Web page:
Last Sunday’s online meeting demanding the release of Sri Lankan poet Ahnaf Jazeem attracted a significant audience. The meeting was organised by the Action Committee for the Defence of Freedom of Art and Expression (ACDAE), held via Zoom and live-streamed on Facebook.
Over 80 people attended the live event and the video, which was posted on the ACDAE’s Facebook page, has now been watched by about 1,000 more. The ACDAE was established in August 2019, under the political initiative and guidance of the Socialist Equality Party (SEP) in Sri Lanka.
Ahnaf Jazeem, a 26-year-old poet from Sri Lanka’s Muslim minority, has been arbitrarily detained for more than a year without any formal charges under the draconian Prevention of Terrorism Act (PTA). The Terrorism and Investigation Division (TID) has falsely accused him of “teaching racism and extremism to students and publishing books on it.”
ACDAE assistant secretary Lohan Gunaweera chaired the meeting, briefly describing the struggle being waged by the committee to secure Jazeem’s release. He stressed that the poet’s freedom could not be won by appealing to governments, which are attacking democratic rights, but by independently mobilising the working class. “The meeting will discuss a broader political program of international socialism,” on which that struggle is based, he said.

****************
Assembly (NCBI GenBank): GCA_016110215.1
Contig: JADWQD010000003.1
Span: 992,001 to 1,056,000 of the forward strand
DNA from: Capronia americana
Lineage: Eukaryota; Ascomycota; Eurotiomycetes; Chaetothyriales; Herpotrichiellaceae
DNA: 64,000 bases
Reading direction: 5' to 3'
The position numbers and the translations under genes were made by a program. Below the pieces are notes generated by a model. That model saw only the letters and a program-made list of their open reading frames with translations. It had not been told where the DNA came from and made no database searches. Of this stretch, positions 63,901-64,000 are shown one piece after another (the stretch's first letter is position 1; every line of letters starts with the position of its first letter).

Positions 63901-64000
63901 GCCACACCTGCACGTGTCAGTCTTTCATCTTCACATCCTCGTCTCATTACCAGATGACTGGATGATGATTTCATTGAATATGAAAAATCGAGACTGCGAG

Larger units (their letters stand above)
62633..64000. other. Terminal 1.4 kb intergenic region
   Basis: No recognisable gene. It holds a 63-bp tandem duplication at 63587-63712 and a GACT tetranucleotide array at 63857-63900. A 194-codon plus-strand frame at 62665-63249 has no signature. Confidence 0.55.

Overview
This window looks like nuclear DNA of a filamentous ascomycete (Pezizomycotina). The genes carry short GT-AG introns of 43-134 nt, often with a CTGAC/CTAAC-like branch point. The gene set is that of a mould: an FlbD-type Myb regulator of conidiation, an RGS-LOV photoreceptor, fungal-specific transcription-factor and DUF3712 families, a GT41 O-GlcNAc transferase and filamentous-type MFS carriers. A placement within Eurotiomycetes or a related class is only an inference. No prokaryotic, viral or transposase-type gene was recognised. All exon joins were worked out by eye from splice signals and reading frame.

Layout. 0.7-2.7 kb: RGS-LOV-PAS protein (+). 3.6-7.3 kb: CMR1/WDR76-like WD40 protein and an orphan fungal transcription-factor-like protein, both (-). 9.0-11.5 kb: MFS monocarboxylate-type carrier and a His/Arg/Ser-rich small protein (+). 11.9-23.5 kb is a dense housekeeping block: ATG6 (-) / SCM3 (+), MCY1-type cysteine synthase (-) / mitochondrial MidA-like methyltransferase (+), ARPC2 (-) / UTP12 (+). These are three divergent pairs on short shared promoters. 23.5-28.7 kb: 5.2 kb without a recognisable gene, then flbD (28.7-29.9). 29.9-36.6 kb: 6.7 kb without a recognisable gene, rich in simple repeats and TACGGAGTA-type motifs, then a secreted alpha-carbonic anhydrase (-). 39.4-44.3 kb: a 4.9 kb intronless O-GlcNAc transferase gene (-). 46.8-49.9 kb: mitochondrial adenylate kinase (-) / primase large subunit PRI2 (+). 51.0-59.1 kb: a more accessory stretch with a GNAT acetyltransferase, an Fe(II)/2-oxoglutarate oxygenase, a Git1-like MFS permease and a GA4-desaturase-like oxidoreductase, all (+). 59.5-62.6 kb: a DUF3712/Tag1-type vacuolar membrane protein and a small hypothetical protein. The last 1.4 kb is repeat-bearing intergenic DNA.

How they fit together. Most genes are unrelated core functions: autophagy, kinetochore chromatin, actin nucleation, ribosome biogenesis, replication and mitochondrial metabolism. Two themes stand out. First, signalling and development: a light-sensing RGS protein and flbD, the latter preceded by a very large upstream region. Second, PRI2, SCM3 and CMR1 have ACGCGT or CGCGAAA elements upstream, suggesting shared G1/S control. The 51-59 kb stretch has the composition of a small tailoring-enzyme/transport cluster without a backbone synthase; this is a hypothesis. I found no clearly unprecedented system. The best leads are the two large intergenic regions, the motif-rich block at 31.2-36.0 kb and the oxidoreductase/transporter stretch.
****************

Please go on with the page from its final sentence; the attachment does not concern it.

Later in the meeting, Gunaweera read a message from Afham Jazeem, the young poet’s brother, who said he would join the ACDAE to discuss “how to fight such arbitrary arrests and human rights violations,” and invited all those who value democratic rights to participate in the discussion.
ACDAE chairman and SEP political committee member Sanjaya Jayasekara, delivered the main report, detailing how the police had fabricated false charges and then arbitrarily imprisoned Jazeem.
“The Rajapakse government is deliberately promoting communalism and carrying out anti-democratic attacks as it confronts rising working-class struggles against its big-business policies,” Jayasekara said.
“The terror attack on Easter Sunday in 2019, which occurred under the previous government, has been exploited by [President Gotabaya] Rajapakse to intensify these attacks under the pretext of strengthening ‘national security’ and to whip up anti-Muslim chauvinism.”
The speaker said that in order to defeat the frame up and win basic democratic and social rights, workers must break from unions, which have become direct tools of the government and the companies, form their own rank-and-file committees and fight on a socialist perspective. He said the ACDAE would conduct its work as part of the International Workers Alliance of Rank-and-File Committees (IWA-RFC) put forward by the International Committee of the Fourth International.